The vibrant Centro Storico of Milan is full of historical buildings and art, fashion and design landmarks. For example, you can lose yourself in the whimsical atmosphere of the Duomo or walk around the Galleria Vittorio Emanuele II, where you can find the city’s best boutiques. To help you navigate the Centro Storico, Culture Trip has chosen some of the best things to do.
The Duomo is a stunning Gothic cathedral that dates back to 1386. It contains over 3,400 statues, 700 figures, 135 gargoyles and many large paintings that represent scenes from the Bible. If you’re interested in religious history, one of the fascinating pieces included in the collection is a nail reportedly used during the crucifixion of Jesus, which can be seen in a reliquary behind the altar. After exploring the whimsical interiors, take the stairs or elevator to the rooftop to see breathtaking views across Milan.
Known as Il Salotto di Milano (The Living Room of Milan), the sophisticated 19th-century Galleria Vittorio Emanuele II connects Piazza del Duomo to Piazza della Scala. Built by the famous architect Giuseppe Mengoni, this Neoclassical building, complete with arcades and an iron-and-glass roof, houses multiple high-end boutiques, including Prada, Gucci, Louis Vuitton and Borsalino, the famous Italian hat design brand. Recently, the Galleria opened its rooftop, where you can stroll on the 250-metre (820-foot) walkway for some incredible panoramic views. Also, don’t forget to find the mosaic bull on the floor; the legend goes that if you stick your heel on the bull’s genitals and rotate three times, it will bring you good luck.
Located inside the Palazzo dell’Arengario in Piazza del Duomo, this museum hosts a comprehensive collection of over 4,000 works that highlight the development of 20th-century Italian art. Highlights include Il Quarto Stato (The Fourth Estate) by Giuseppe Pellizza da Volpedo and The Neon by Lucio Fontana, the internationally acclaimed Argentine-Italian artist.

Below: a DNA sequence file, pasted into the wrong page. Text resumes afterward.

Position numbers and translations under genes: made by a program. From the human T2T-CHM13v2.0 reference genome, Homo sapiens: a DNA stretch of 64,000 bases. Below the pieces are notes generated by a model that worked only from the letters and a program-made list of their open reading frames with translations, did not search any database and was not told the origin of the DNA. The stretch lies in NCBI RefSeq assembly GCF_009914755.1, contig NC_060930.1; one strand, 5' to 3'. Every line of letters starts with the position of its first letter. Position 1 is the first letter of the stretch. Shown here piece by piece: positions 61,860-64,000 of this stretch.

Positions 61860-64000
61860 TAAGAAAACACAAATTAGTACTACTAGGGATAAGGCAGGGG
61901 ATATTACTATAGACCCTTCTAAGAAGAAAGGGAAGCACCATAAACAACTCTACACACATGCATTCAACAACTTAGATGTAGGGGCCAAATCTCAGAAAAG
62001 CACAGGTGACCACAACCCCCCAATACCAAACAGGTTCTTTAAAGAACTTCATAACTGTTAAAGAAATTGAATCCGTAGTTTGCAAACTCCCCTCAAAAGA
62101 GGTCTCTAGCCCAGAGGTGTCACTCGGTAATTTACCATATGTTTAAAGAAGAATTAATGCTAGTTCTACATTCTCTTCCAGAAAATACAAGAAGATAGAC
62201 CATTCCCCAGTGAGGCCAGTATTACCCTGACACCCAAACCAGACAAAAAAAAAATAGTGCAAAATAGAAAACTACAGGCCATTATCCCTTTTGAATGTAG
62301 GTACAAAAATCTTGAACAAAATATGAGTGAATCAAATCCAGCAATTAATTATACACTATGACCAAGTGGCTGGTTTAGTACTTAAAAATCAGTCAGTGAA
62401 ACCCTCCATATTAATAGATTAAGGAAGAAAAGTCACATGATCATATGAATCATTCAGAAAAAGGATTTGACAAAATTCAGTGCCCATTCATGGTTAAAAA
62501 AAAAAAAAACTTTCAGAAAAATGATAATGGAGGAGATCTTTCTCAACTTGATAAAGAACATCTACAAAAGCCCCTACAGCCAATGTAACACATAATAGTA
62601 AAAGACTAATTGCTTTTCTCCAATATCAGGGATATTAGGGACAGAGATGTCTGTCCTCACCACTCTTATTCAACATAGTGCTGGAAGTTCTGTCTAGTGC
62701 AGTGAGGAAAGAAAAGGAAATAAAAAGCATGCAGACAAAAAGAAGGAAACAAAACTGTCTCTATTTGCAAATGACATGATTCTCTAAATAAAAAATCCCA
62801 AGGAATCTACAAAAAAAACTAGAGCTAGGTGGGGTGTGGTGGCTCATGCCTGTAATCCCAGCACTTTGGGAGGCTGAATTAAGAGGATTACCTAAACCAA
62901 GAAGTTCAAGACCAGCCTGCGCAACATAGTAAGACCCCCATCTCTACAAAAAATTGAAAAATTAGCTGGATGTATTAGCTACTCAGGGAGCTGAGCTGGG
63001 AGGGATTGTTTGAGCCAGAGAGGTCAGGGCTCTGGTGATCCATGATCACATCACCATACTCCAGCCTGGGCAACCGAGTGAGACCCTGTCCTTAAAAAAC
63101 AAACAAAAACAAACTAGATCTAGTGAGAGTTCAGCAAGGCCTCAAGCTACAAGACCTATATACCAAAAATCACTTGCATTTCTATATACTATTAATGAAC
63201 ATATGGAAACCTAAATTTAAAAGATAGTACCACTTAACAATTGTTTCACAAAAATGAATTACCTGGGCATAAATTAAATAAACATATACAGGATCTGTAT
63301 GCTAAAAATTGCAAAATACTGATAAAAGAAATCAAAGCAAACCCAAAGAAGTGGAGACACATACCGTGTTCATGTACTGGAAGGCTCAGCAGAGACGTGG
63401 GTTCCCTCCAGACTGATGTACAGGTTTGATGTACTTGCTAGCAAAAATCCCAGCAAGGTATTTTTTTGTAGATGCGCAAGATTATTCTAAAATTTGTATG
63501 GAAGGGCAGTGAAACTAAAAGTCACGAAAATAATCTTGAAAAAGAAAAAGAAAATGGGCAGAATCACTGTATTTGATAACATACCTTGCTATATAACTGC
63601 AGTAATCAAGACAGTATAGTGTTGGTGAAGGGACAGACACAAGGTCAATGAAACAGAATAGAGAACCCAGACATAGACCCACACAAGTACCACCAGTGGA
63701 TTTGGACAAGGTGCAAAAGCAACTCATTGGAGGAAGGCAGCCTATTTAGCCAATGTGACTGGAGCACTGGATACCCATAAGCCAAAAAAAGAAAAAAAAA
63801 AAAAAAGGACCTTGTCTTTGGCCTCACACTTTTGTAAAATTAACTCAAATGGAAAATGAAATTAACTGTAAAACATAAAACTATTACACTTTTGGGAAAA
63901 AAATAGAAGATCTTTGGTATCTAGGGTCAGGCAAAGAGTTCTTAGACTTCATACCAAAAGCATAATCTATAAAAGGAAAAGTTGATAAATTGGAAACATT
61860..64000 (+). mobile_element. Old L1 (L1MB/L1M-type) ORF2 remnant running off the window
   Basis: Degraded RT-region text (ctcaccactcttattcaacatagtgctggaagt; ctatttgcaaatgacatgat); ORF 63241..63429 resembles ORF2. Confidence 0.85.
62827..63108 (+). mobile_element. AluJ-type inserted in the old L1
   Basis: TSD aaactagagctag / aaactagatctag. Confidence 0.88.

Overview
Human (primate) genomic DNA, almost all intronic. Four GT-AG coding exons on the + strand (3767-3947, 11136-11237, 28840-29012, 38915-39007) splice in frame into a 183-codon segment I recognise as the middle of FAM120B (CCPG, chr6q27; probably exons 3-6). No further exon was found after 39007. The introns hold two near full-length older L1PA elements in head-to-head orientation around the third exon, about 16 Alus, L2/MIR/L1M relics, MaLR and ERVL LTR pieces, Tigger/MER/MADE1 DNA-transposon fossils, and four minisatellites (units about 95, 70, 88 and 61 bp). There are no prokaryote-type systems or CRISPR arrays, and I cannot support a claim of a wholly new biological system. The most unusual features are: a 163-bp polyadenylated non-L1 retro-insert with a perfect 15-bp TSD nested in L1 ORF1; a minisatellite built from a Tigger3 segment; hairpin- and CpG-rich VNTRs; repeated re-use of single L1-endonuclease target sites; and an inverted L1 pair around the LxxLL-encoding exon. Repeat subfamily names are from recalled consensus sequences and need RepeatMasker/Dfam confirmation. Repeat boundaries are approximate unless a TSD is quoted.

This magnificent Neoclassical building is one of the most significant art centres in Milan. It hosts a series of national and international temporary exhibitions, with works by the likes of Canova, De Chirico, Picasso and Warhol. The museum also continues to house art pieces that the royals collected over the centuries. While you need to buy a ticket to access the royal palace, the courtyard is free to explore.
There is nothing more Milanese than tasting a panzerotto by the legendary Luini, a family-owned eatery specialising in this savoury turnover. Located behind La Rinascente (the well-known department store), Luini brought the traditional recipes of Puglia to Milan in 1888. An institution in the city, it makes a variety of panzerotti – fried, baked and filled with mozzarella and tomato. There are also delicious sweet versions.
Located in the artsy Brera district on the first floor of the prestigious Academy of Fine Arts, this art gallery is among the most visited venues in Italy. Housed in a former monastery built in the 17th century, the Pinacoteca di Brera has a world-class collection, including masterpieces by Raphael and Caravaggio. Other highlights include the Lamentation over the Dead Christ by Andrea Mantegna and The Kiss by Francesco Hayez.
The department store La Rinascente opened in the early 1900s and has established itself as a fashion landmark. Here, you can find all the well-known and emerging designer brands, including Prada, Armani, Valentino, Calvin Klein, Karl Lagerfeld and Alexander Wang. From beauty and apparel to home decor and more, La Rinascente is the place to discover the latest trends. Moreover, the bar on the seventh floor has a spacious terrace with sweeping views of Milan.
Inside the Santa Maria della Grazie – a 15th-century church and Dominican convent – is The Last Supper by Leonardo da Vinci, which is one of the most famous paintings in the world. The mural adorns what was once the convent’s dining hall. As it is a top-rated attraction, it’s best to buy tickets online well in advance.
Watching Tosca from the balcony of La Scala is one of the most unforgettable experiences you could have while in Milan. The theatre’s Neoclassical building is worth a visit in and of itself, complete with an extensive collection of costumes, accessories and photos of past shows. You can also book a guided tour that leads you to the Ansaldo Workshops, where professional designers make the costumes and set designs for the performances.
This 15th-century castle, which sits on 14th-century ruins, was once the home of the Sforzas; today, it houses several museums. For example, there is the Museum of Ancient Art, which displays the Sforza family’s frescoes and sculptures. There is also a museum dedicated to the famous Rondanini Pietà by Michelangelo. Meanwhile, the Pinacoteca features artworks created between the 15th and 18th centuries, including some pieces by Filippo Lippi and Canaletto. You can also enjoy the park around the castle, Parco Sempione, which is one of the most significant green areas in the city.